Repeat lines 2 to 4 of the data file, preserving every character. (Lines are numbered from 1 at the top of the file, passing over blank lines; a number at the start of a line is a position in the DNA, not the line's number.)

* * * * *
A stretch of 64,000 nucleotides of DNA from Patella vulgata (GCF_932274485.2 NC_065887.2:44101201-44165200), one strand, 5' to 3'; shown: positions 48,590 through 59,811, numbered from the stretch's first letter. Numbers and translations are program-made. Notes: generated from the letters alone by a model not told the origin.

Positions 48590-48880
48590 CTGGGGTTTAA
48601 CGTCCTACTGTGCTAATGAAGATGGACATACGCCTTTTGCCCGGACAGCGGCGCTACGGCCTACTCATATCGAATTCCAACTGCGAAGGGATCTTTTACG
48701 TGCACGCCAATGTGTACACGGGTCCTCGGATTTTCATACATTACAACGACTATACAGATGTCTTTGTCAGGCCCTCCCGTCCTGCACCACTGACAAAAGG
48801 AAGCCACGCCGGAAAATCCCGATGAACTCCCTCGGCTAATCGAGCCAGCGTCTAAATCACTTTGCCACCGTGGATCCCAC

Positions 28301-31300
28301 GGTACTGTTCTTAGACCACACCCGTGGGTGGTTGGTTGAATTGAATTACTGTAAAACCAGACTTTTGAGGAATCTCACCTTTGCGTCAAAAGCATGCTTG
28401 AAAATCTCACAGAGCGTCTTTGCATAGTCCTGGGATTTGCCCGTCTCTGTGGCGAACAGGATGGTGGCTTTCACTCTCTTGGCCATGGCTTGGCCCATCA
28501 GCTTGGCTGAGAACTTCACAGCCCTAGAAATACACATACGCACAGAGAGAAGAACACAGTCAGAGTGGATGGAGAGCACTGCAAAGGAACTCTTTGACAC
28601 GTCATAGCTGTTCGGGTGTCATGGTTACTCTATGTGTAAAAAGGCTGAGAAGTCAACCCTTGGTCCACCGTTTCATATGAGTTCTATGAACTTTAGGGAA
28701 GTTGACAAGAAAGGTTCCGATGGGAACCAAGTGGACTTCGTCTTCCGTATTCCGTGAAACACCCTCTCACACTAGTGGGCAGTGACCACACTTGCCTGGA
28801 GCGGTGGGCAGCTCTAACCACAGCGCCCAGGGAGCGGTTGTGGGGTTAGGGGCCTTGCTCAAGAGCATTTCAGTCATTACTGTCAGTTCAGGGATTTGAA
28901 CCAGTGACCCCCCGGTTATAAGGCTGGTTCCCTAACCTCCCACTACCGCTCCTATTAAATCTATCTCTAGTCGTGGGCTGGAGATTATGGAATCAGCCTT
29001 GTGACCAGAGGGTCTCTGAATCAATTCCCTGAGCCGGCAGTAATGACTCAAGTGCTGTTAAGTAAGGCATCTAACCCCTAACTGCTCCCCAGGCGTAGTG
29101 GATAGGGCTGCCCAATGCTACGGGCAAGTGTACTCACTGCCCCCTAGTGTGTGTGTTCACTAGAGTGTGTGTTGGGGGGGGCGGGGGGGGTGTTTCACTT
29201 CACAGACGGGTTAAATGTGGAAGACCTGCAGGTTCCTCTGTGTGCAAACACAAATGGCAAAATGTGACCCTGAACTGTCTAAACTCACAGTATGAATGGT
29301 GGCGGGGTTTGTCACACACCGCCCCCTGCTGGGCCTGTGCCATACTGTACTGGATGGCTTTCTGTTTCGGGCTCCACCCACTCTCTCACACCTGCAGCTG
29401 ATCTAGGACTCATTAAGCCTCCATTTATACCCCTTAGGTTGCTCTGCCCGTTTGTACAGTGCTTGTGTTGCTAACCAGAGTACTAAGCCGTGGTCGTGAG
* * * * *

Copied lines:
Positions 48590-48880
48590 CTGGGGTTTAA
48601 CGTCCTACTGTGCTAATGAAGATGGACATACGCCTTTTGCCCGGACAGCGGCGCTACGGCCTACTCATATCGAATTCCAACTGCGAAGGGATCTTTTACG